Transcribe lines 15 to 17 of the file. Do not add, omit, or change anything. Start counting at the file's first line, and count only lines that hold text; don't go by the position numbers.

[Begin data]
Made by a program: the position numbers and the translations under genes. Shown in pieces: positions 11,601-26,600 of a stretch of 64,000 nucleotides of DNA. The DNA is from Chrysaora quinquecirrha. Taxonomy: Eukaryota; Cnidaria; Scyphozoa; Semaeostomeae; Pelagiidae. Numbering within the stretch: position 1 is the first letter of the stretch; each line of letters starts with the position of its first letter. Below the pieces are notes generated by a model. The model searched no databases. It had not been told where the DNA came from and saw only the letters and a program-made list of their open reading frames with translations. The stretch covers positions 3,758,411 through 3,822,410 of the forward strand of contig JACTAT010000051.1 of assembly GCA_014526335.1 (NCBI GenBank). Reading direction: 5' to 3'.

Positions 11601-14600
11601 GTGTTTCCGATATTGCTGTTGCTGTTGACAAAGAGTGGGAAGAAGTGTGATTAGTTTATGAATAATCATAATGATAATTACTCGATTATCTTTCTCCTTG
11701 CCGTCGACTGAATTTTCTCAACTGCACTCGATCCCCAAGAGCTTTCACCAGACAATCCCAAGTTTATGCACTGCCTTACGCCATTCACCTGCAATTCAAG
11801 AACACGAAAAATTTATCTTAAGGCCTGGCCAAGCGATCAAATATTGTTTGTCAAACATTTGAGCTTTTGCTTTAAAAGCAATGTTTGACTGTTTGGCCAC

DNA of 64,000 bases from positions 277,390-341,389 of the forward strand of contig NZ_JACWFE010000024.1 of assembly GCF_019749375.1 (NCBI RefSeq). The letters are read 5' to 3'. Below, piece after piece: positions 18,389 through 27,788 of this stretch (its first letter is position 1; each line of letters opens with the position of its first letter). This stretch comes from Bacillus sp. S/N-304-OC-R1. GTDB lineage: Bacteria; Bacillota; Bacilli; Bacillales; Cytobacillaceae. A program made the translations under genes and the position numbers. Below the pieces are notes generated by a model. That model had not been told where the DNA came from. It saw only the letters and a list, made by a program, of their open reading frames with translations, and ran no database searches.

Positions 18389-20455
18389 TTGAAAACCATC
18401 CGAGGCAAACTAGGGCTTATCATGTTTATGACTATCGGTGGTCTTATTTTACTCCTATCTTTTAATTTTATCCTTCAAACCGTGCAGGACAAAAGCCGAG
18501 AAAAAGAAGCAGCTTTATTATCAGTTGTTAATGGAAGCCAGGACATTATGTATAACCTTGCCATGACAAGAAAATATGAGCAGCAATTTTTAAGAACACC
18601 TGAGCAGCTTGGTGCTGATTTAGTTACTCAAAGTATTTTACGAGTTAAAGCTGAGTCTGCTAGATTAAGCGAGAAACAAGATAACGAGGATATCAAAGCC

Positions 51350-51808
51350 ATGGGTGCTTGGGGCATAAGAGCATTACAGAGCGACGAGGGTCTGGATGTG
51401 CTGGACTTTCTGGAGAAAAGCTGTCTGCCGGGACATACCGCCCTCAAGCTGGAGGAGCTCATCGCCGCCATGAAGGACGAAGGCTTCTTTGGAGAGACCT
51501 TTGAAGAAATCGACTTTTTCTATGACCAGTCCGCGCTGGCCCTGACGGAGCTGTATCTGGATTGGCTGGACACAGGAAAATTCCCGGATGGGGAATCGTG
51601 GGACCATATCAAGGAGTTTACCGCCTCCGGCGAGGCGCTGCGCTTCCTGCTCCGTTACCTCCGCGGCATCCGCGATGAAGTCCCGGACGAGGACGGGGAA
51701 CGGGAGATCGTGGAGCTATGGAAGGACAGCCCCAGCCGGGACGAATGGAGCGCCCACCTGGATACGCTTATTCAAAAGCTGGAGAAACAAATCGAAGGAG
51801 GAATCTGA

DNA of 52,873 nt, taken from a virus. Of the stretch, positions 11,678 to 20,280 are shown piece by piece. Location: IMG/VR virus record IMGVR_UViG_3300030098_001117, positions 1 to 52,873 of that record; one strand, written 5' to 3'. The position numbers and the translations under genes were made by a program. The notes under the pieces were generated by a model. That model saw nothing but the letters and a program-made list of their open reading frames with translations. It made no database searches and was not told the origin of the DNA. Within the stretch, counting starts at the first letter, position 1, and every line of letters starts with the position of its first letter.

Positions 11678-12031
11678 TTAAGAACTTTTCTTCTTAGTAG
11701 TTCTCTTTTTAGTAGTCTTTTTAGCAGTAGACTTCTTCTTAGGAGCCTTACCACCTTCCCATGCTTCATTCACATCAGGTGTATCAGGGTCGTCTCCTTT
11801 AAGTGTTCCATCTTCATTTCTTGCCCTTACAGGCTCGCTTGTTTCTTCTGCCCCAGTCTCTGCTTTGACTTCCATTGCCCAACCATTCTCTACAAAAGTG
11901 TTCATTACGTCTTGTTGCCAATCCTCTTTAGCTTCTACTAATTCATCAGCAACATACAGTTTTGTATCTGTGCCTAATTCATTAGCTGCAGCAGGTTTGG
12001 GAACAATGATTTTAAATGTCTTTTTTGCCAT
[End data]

51501 TTGAAGAAATCGACTTTTTCTATGACCAGTCCGCGCTGGCCCTGACGGAGCTGTATCTGGATTGGCTGGACACAGGAAAATTCCCGGATGGGGAATCGTG
51601 GGACCATATCAAGGAGTTTACCGCCTCCGGCGAGGCGCTGCGCTTCCTGCTCCGTTACCTCCGCGGCATCCGCGATGAAGTCCCGGACGAGGACGGGGAA
51701 CGGGAGATCGTGGAGCTATGGAAGGACAGCCCCAGCCGGGACGAATGGAGCGCCCACCTGGATACGCTTATTCAAAAGCTGGAGAAACAAATCGAAGGAG